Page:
Gay Jamaican Man Escapes Violence And Seeks Asylum In The United States.

by Adrian Miller

Hi, my name is Adrian. I am from St. Ann, Jamaica.

I spent most of my life growing up with my mom in Jamaica. It was pretty difficult for me because I found out at an early age that I was gay. Didn’t really understand much of what it was but I found it really difficult to accept and love myself because of what people thought of me.

My mom did the best she could, but at the same time for her it was more embarrassing than anything else. You know, people going back to her and being like, “Oh Nadine, your son is gay.” My dad hated my guts from the get-go, from the moment he found out. And other family members beat and abused me.

On a daily basis, I would be bullied. I would be fighting battles to survive. I’ve always had to fight physical fights to make it through the day. And whenever it’s a verbal altercation and they would use, like, harsh words. like “batty man” and “baby germs,”  “maggot” you know, versus saying “gay.” I feel like if they said I was gay or called me gay, that would be much better.

I remember my final year in college just before exams were finishing up, this boy just chose to pick on me, pick on me. And he was sitting behind me. I was sitting in front and he threw – crumpled up a piece of paper and threw it across the room and it hit me. And everybody pointed and said it was him. I threw the paper back at him and I said “Go throw it at your mom,” pretty much. And that just made him really pissed.

We got out of school, like, at 3:00 PM and I met him and two other guys and the school gate – this is in college – and they attacked me. So this was me wrestling three other guys, you know, because of the fact that I was gay. I remember handling them really well. Like, you know, it was going in my favor. And then out to the blue, one guy just came running [and] hit me in the head. Still have the scar to this day. And I just fell flat on the ground. They ran off and lucky enough, the buses and cars that were passing stopped. And I remember someone picking me up and a few hours later, I was in the hospital.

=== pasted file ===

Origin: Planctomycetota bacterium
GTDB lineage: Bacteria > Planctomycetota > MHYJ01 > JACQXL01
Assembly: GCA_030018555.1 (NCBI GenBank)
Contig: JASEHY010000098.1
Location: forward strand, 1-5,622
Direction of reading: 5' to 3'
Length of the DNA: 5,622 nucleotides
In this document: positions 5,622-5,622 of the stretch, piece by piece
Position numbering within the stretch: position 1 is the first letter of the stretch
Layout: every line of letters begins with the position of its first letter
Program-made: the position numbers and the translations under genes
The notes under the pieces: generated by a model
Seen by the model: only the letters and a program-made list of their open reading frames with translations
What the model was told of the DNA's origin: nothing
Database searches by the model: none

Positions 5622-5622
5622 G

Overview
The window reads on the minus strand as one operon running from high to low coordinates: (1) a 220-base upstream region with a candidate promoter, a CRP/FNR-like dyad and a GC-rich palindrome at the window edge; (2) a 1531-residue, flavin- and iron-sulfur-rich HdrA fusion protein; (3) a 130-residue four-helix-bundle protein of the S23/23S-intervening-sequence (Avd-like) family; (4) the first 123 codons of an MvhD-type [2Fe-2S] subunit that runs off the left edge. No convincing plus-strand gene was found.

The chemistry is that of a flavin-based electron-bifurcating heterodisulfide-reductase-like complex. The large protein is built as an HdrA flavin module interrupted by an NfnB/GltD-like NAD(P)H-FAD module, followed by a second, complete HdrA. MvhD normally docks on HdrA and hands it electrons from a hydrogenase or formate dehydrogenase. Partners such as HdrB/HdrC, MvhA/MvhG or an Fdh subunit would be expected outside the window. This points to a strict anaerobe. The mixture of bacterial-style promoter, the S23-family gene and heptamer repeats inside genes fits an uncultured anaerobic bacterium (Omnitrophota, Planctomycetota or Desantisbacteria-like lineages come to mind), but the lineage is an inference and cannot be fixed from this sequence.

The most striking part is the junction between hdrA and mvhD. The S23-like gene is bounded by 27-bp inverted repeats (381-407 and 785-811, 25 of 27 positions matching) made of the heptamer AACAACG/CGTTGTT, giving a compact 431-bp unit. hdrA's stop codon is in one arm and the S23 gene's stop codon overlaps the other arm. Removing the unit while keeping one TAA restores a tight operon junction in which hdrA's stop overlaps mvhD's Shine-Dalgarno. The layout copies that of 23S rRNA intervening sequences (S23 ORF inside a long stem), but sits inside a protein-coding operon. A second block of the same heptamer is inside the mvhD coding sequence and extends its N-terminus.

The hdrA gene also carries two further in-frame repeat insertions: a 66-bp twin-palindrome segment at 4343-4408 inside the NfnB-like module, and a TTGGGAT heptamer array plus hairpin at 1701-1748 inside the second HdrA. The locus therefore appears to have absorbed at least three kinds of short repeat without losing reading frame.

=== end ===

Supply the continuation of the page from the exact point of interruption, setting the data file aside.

I woke up with stitches in the head and at that point I said, you know, it’s not going to get any better. I was doing my finals and I wasn’t finished doing my exams and I had to flee to the United States. My partner at the time was able to fly me over to New York. Once I got here, we discovered that I’m eligible for asylum. So after visiting Immigration Equality and them hearing my story, they said, yes, definitely you have a case. Surprisingly everyone at the school in terms of like the guidance counselor and the principal, they were really working with me in helping me to make my affidavits. I would reach out to them and they would fax the necessary documents that I needed to make my case strong enough to win asylum. The hospital was able to submit a medical record of what happened.

I was able to win asylum and I’m now a citizen of the United States. I’m here in New York. I’m happy and doing well. I finally connected with my family who hated my guts because I’m gay. The hardest part for me right now is forgiving them and I’m learning how to forgive, but it does take time. Hopefully, one day I can move from it and love them and show them that, you know, what no matter what, I still I love you.

Overall everything is good. Everything is better and I’m happy with who I am. Better is out there and you just have to figure it out. You have to be a fighter because if I wasn’t a fighter, if I didn’t want to live a better life, I wouldn’t have been here in the United States. But I took a chance. I came to New York with nothing, no money, nothing. And I made it. So I would definitely just tell them: fight,  hold on, don’t give up, do your research, use your resources and figure out a way to live. And love yourself.

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